5 agencies design robots of the future
Could your next doctor be made of metal?
- By Henry Kenyon
- Oct 25, 2010
Five government agencies are teaming up on a major robotics program to develop medical, military, scientific, agricultural and bomb disposal robots. The Robotics Technology Development and Deployment (RTD2) program is a joint effort by the National Institutes of Health, the Defense Advanced Research Projects Agency, the National Science Foundation, and the Agriculture and Homeland Security departments. In its announcement
, the program noted that improvements in core technologies such as microprocessors, sensors and algorithms have poised robotics technology on the verge of explosive growth.
As a technology, robotics can potentially meet a range of national needs, such as defense, homeland security, medicine, health care, space exploration, transportation, manufacturing and agriculture. The announcement stated that the technology may be very beneficial to the lives of the elderly and disabled. One of the more intriguing areas of research is the possibility of developing “co-robots” — next-generation robotic systems that can work safely in close proximity to or in physical contact with humans to help carry out “mundane, dangerous, precise or expensive tasks,” the announcement states.
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The NIH, DARPA and the NSF are all working on technologies to create these future co-robots. Both the NIH and NSF are interested in creating robot caregivers and devices to aid the elderly, the disabled, and hospital patients. The NSF is also looking into robot-assisted recovery, rehabilitation and behavioral therapy as well as specialized surgical and medical robots. As part of this effort, DARPA is seeking to develop and demonstrate novel robot actuators that are safer and stronger than human muscle. These next-generation actuators will help robots work and move more efficiently and safely around humans in a variety of environments.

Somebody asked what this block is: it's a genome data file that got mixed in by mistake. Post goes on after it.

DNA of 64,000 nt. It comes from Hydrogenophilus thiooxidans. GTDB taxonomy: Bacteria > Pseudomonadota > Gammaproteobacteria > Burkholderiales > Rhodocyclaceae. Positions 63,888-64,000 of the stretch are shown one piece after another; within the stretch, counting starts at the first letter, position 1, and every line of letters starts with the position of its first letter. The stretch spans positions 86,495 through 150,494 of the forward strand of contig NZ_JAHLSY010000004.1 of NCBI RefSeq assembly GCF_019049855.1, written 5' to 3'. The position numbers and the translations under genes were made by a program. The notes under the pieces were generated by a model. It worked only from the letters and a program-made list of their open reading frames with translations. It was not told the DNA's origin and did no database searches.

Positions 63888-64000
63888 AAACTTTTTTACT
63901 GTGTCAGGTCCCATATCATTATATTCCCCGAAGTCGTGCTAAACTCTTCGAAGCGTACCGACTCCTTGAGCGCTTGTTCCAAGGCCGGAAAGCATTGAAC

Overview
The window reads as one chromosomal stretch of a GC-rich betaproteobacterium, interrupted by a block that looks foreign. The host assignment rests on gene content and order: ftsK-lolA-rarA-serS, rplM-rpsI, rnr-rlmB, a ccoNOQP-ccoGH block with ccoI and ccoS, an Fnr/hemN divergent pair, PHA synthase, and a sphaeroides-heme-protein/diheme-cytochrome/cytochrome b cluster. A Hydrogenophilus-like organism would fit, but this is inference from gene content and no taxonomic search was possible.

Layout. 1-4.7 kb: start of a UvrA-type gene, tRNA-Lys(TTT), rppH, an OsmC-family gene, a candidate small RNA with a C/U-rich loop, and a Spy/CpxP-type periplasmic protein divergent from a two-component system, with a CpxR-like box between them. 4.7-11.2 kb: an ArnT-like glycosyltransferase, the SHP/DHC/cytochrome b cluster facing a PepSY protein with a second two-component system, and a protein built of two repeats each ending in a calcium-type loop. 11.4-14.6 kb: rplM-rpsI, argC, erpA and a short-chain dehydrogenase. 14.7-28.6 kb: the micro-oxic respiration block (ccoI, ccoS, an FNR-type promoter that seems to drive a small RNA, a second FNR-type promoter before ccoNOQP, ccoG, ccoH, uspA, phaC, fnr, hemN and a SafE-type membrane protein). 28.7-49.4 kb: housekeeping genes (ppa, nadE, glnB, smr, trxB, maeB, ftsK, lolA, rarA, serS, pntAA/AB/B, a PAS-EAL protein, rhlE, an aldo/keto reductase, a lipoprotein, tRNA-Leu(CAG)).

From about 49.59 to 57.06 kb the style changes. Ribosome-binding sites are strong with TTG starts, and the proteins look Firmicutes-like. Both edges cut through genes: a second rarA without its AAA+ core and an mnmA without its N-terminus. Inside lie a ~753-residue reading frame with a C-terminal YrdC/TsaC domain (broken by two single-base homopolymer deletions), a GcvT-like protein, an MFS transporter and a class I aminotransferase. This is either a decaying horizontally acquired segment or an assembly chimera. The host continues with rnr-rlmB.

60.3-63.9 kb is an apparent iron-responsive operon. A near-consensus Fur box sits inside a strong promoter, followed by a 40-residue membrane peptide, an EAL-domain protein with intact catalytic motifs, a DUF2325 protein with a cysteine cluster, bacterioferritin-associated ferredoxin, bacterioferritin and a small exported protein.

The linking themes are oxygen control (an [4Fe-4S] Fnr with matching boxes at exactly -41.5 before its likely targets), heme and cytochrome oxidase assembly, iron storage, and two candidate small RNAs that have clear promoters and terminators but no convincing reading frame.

The USDA is exploring ways for robotics to help automate farm work. It is supporting research in automated systems for handling, sorting and harvesting animal and plant products while sensing for ripeness, damage and microbial contamination. The department is also interested in dexterous, vision-based robotic arms that can distinguish plants and animals in natural environments and that can handle these products with the appropriate force.
Detecting and disarming explosives is the research focus of the DHS. The department wants to develop robots that will help state and local bomb squads. These robots would have a variety of potential platforms, control, navigation, manipulation and payload systems designed for multiple missions. DHS also wants robotic systems for cross-border tunnel surveillance. This mission will require platforms that can operate remotely in underground areas for inspection and forensics work. These robots will have the ability to cross obstacles such as debris, mud and water; operate in explosive atmospheres; generate a complete geospatial map of the tunnel; and possess an articulated lifting arm with a 50-pound minimum lift weight capability.
Henry Kenyon is a contributing writer for Defense Systems.